It seems that Barack Obama has no use for the Constitution or Congress and is prepared to bypass the Senate to enact a UN global warming treaty.
According to the Examiner:
To sidestep the Constitutional requirement that the president must get two-thirds majority of the Senate to enter into a legally-binding treaty, negotiators are crafting a “politically binding” deal that would “name and shame” countries into cutting emissions. The Times said the deal would likely face stiff objections from Republicans and from poor countries. Negotiators, however, say it’s the only realistic path to their ultimate goal.
“If you want a deal that includes all the major emitters, including the U.S., you cannot realistically pursue a legally binding treaty at this time,” said Paul Bledsoe, a former Clinton climate change official now working with the Obama administration.
So how does Obama plan to bypass the Senate? Easy, it seems. According to The Hill, negotiators will simply change an already-ratified 1992 treaty with “fresh voluntary pledges.” Such a deal, The Hill added, would not require Senate ratification.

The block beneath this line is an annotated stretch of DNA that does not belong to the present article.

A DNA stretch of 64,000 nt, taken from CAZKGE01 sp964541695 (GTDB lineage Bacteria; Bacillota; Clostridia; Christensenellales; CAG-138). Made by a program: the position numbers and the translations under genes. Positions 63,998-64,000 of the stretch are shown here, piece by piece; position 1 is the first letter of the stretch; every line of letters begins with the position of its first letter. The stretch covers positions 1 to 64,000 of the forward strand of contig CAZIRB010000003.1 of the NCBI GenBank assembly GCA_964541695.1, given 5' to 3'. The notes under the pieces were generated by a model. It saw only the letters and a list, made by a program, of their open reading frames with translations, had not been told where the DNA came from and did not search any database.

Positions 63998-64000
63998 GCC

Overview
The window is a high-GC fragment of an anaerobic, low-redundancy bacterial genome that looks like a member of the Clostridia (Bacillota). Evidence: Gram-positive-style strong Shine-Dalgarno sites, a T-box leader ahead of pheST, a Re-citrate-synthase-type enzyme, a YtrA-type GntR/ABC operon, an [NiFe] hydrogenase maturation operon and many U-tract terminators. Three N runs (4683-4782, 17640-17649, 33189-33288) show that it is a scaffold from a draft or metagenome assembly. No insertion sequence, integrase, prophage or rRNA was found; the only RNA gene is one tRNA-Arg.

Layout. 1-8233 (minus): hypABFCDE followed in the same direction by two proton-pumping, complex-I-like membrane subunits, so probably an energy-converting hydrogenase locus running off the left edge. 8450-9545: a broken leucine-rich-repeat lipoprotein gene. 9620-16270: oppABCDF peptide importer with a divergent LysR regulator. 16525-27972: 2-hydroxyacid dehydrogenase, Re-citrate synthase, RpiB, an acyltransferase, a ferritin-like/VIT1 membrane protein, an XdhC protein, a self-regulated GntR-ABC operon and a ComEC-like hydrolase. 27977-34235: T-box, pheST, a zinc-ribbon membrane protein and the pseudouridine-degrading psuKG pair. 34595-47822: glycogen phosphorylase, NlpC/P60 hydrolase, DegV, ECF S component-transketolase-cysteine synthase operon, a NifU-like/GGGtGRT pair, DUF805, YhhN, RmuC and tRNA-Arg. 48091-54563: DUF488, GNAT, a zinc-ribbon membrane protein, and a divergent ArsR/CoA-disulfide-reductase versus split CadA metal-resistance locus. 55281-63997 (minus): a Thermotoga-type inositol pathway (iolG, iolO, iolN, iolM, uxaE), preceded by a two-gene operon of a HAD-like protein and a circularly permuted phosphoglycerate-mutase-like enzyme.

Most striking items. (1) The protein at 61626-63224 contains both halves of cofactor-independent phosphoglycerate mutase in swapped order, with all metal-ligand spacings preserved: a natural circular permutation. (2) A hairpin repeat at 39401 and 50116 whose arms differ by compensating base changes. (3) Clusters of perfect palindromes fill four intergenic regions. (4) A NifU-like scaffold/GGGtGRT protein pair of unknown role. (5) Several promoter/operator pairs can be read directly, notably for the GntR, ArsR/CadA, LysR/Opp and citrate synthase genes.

“Unfortunately, this would be just another of many examples of the Obama administration’s tendency to abide by laws that it likes and to disregard laws it doesn’t like — and to ignore the elected representatives of the people when they don’t agree,” said Senate Minority Leader Mitch McConnell, R-Ky. The Times said the agreement will infuriate Republicans who argue that Obama is abusing his executive authority while bypassing Congress.
If this agreement is approved, countries would be required to enact global warming policies. The deal would also include “voluntary” global wealth redistribution to poor countries.
Remember, Christiana Figueres, climate chief for the United Nations, said in January that Communism is the best mechanism for dealing with global warming. The reason is that democracy and representative governance is not a good model for dealing with non-existent global warming.
UN delegates will discuss the proposal at a meeting next month in New York and hope to draft the agreement in December while meeting in Lima, Peru.